Do we take a unitary view and aim to teach students all the components and attitudes of digital literacy as an isolated subject – in the same way we approach Mathematics or English? Do we take a pluralist view that the many literacies that compose a digital literacy could wholly and successfully be incorporated into other subject and covered while in situ, resulting in a situation that collectively certifies students as being digitally literate?

The ultimate answer to that might come down to a pragmatic viewpoint where the answer becomes, whichever the educational system decrees so. In practical terms, for teachers to overcome such issues and remove the initial barriers to approach, we can follow a model such as the DigEuLit project (Martin & Grudziecki, 2006). Presented here as a representative example, it provides a set of conditions adaptable to each school’s individual situation. Martin and Grudziecki propose levels or stages in digital literacy development.

Digital Competence: A broad ranging level encompassing skill levels from basic visual recognition and manual skills up to critical, evaluative and conceptual approaches. Significantly it also includes attitudes and awareness. This requires growth and appropriateness of level as determined by life situation. This approach covers students even after they have passed the K-12 stage and enter the workforce or proceed to tertiary education. This is quite a traditional approach to studying any subject K-12 so quite manageable by classroom teachers.

Digital Usage: The application of the digital competence within a specific domain or context. Here students would utilise their existing digital literacy and apply it to suit each situation. Particularly suitable for students in senior years where individual subjects require a different  approach and call upon different components of digital literacy. As schools adopt and adapt to the current wave of “digital education transformation” (Gillard, 2008; Rudd, Smith, & Conroy, 2007) students will be able to capitalise on their competence and apply it to constructing a supportive structure in the nature of Wenger’s “Community of Practice (CoP)” (Wenger, 1998). At Presbyterian Ladies College – Sydney (PLC), a whole school approach to this is in practice where students undergo a program of professional development in digital literacy and are then encouraged to apply them and form CoPs, via construction of dynamic personal learning networks, a digital equivalent of CoPs.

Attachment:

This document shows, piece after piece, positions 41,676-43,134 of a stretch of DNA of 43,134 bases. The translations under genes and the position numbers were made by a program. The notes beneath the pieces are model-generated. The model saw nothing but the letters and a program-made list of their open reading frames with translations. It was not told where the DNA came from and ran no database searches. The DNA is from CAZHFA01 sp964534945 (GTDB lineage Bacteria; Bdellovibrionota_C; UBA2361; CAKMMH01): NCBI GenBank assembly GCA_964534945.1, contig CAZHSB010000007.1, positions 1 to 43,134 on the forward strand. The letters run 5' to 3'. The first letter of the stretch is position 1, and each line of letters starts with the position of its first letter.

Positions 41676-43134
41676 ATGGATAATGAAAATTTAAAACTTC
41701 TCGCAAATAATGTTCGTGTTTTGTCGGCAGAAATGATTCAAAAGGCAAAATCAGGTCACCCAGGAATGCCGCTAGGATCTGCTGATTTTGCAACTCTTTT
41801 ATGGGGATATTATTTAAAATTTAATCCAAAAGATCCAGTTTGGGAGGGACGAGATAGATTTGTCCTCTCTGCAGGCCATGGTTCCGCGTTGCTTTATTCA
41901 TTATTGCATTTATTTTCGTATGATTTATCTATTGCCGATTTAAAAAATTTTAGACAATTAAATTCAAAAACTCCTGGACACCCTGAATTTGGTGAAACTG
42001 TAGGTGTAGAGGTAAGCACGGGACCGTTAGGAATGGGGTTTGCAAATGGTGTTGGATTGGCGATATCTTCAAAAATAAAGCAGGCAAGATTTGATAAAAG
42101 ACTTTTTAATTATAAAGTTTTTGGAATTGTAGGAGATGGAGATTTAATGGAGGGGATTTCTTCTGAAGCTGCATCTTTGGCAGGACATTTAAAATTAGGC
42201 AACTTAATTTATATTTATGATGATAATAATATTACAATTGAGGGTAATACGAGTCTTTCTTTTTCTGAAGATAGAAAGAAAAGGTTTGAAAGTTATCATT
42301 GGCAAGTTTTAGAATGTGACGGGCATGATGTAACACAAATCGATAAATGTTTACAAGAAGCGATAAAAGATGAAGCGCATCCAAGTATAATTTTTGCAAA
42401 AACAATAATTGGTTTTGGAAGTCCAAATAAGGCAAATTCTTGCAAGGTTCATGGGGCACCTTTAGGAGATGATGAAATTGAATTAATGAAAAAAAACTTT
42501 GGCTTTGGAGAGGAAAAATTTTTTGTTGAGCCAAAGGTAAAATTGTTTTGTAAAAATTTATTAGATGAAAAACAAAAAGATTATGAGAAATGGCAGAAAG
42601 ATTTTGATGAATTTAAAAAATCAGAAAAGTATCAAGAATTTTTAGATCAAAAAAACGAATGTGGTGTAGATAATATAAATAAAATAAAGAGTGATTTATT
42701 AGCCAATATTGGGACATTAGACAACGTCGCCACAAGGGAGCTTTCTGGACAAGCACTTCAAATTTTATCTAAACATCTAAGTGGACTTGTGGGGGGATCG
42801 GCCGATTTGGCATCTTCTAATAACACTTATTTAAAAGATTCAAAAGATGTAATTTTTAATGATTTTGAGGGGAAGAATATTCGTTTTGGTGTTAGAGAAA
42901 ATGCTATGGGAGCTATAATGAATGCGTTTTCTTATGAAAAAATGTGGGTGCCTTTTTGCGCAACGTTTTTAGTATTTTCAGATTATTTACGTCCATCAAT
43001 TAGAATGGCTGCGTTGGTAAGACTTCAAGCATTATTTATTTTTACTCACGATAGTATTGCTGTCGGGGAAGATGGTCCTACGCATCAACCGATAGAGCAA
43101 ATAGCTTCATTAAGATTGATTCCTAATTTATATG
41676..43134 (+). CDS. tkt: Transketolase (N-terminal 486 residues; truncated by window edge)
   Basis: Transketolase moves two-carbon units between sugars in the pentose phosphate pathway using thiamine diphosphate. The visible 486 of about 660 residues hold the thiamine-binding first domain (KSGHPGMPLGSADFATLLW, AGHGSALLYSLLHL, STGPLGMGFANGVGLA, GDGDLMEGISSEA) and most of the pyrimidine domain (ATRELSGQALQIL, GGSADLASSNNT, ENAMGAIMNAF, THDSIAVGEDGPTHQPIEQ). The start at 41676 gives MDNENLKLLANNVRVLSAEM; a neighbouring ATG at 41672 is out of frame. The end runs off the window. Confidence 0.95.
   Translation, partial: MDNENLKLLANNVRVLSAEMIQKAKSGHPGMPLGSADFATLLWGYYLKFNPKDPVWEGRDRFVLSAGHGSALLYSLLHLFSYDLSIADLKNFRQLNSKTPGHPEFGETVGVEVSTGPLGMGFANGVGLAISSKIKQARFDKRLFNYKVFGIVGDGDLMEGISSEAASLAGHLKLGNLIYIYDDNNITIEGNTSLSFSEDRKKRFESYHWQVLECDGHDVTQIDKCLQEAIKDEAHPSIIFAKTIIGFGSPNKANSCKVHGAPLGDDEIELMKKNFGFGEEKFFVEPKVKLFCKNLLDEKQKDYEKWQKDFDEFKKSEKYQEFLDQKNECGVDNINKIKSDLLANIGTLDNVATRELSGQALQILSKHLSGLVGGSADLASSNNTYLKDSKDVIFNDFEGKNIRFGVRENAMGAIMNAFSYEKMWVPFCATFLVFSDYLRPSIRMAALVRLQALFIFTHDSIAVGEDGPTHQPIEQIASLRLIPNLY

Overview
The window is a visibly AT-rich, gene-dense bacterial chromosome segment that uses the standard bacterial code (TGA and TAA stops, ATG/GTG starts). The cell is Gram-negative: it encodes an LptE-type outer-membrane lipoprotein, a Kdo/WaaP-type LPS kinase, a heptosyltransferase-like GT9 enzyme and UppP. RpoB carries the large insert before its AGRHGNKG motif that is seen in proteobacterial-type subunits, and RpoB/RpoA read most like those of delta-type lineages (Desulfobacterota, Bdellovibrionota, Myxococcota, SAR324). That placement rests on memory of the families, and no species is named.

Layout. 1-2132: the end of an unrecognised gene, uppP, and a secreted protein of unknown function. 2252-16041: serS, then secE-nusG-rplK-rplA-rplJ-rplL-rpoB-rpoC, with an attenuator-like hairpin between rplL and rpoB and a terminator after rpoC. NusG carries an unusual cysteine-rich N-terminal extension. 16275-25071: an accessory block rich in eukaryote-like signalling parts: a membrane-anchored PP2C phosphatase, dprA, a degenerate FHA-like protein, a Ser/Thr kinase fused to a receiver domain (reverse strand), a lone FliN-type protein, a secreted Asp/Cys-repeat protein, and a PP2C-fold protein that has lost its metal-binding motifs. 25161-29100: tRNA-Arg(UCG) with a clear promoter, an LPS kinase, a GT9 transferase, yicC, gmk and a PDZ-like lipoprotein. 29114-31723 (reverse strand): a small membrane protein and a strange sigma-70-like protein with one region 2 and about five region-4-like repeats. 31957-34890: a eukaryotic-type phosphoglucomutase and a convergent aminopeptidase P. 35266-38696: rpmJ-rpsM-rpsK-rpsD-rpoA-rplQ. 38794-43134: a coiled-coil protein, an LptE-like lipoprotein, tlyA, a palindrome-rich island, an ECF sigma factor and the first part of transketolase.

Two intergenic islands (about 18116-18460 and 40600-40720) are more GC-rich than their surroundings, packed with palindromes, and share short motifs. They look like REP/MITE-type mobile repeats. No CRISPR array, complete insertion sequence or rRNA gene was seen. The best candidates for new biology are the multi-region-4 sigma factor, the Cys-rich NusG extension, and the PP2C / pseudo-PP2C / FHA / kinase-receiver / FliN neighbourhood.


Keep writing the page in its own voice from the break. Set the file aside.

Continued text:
Digital Transformation: This ultimate stage becomes apparent when the digital usages which have been developed enable and lead to creativity and innovation. This signals a significant change within the student’s domain and knowledge domain.

The task or problem arises out of the individual’s life context; it may concern work, study, leisure, or any other aspect of the life context. In order to complete the task or to solve the problem, the individual identifies a competence requirement. He/she may then acquire the needed digital competence through whatever learning process is available and preferred. He/she can then make an appropriate use of the acquired digital competence. The informed uses of digital competence within life-situations are termed here digital usages. These involve using digital tools to seek, find and process information, and then to develop a product or solution addressing the task or problem. This outcome will itself be the trigger for further action in the life context (Martin & Grudziecki, 2006).